Refugees, capitalism and the British State – what should we do?

Tom Vickers, Senior Research Assistant at Northumbria University, will speak about his new book, ‘Refugees, Capitalism and the British State: Implications for social workers, volunteers and activists’ (Ashgate: 2012).

Peter Richardson, Director of Leeds Asylum Seekers Support Network (LASSN) will give a brief overview of the situation in Leeds.

The focus of Tom’s book is twofold: to analyse the material basis of refugees’ oppression in the imperialist character of modern British capitalism; and to examine the means by which the British state has ‘managed’ this oppression through the cultivation of a ‘refugee relations industry’. The author addresses these questions using a Marxist analysis, drawing on original research in Newcastle upon Tyne. Regular updates and commentary by the author can be found at

Weds, 14th November, 6pm, AG10 Broadcasting Place, Leeds Metropolitan University, Woodhouse Lane, LS2 9EN (opposite the Fenton pub).

This event is co-sponsored by Leeds Asylum Seekers Network (LASSN)


All welcome, no need to book.

The event is free, but there will be a collection.

For further details email:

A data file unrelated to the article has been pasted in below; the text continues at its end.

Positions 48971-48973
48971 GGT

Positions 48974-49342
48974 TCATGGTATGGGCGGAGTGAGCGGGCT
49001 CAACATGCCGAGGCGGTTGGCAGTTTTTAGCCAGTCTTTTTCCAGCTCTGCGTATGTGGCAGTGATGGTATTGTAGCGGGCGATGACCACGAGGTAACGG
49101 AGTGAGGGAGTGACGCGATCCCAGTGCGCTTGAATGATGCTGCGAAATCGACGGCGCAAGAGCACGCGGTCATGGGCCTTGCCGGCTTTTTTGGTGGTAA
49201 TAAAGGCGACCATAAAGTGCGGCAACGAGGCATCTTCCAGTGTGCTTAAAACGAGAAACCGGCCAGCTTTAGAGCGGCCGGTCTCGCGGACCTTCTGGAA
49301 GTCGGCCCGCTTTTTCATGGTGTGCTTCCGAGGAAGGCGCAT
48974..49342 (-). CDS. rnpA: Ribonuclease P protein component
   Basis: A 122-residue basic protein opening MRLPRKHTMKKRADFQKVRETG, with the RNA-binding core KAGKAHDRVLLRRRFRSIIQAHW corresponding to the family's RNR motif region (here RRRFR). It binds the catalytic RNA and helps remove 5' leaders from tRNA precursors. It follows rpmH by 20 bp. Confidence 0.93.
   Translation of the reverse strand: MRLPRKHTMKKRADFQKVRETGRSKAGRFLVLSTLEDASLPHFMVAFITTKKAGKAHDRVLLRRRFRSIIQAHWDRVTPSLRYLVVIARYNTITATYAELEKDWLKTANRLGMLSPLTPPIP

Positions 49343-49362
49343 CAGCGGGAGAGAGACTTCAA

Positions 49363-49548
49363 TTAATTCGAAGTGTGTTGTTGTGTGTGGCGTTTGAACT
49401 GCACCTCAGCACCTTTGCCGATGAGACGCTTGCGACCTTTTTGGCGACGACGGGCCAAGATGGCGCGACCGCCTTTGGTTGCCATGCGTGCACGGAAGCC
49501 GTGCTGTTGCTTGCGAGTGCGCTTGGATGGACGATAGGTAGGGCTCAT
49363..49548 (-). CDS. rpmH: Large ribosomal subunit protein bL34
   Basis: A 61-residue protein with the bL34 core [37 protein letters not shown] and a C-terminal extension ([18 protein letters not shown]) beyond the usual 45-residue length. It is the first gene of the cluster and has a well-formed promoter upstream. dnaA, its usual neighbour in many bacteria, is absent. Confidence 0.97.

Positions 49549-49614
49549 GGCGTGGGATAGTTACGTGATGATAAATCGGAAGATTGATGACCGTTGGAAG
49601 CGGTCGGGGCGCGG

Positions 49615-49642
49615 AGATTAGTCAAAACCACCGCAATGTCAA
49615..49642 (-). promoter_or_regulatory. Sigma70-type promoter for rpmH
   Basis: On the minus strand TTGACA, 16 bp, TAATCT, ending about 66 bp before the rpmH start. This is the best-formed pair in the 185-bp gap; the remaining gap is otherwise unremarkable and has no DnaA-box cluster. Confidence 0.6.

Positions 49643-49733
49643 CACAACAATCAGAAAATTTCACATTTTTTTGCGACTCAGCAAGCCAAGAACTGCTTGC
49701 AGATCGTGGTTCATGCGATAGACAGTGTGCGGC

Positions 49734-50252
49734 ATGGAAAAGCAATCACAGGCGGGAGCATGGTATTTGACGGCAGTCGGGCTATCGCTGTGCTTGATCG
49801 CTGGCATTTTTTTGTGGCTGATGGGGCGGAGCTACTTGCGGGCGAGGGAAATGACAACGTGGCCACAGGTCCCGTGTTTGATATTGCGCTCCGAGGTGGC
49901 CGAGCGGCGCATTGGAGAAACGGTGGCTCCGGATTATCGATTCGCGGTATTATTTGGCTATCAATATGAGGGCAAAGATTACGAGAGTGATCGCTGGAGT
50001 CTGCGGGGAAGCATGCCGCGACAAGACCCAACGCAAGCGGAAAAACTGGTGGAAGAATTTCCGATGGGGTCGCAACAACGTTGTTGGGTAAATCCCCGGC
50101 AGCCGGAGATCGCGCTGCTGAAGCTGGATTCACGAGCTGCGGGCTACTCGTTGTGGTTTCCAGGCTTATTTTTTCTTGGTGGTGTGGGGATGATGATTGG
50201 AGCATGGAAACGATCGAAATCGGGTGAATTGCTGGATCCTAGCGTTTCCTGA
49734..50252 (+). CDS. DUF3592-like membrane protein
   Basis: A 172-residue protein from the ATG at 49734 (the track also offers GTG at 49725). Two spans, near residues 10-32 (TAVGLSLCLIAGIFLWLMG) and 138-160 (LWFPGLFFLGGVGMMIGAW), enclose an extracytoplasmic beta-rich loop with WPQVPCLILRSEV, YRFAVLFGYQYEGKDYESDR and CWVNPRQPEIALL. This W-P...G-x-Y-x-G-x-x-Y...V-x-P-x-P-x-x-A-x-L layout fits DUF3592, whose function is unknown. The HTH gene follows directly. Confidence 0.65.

Refugees, Capitalism and the British State: Implications for social workers, volunteers and activists

I’ve been sent a review copy of Tom Vickers book. It’s an academic book and therefore expensively out of the reach of most readers . I’m hoping that by reviewing it I’ll be able to pull out some of the lessons we need to hear as activists and volunteers.

I must admit I started by glancing at the contents and then jumping to the conclusions. I’m an activist rather than an academic so I wanted to know what the implications were and what I needed to do about them.

My first thought was that perhaps  I needed to read the rest of the book. There’s a comment about refugees’ experience of volunteering and how this hasn’t always resulted in beneficial outcomes. Tom also highlights the impact of meeting immediate needs and how this predicates against working on long-term changes. We certainly see that in our work with Leeds Refugee Forum, understandably it is difficult to be concerned about policy and strategy when you don’t know where you are going to sleep.

Tom goes on to suggest that we (refugee support agencies/practitioners) need to help connect refugee causes with other oppressed groups to decrease isolation and increase available resources. I’d also say that this could help to reduce prejudice against asylum seekers.

I’ll get back to the reading the book more fully another day, but already I’m thinking about how we work and whether we are helping asylum seekers and refugees to change the world or simply to cope with being oppressed.

Peter Richardson, Director, LASSN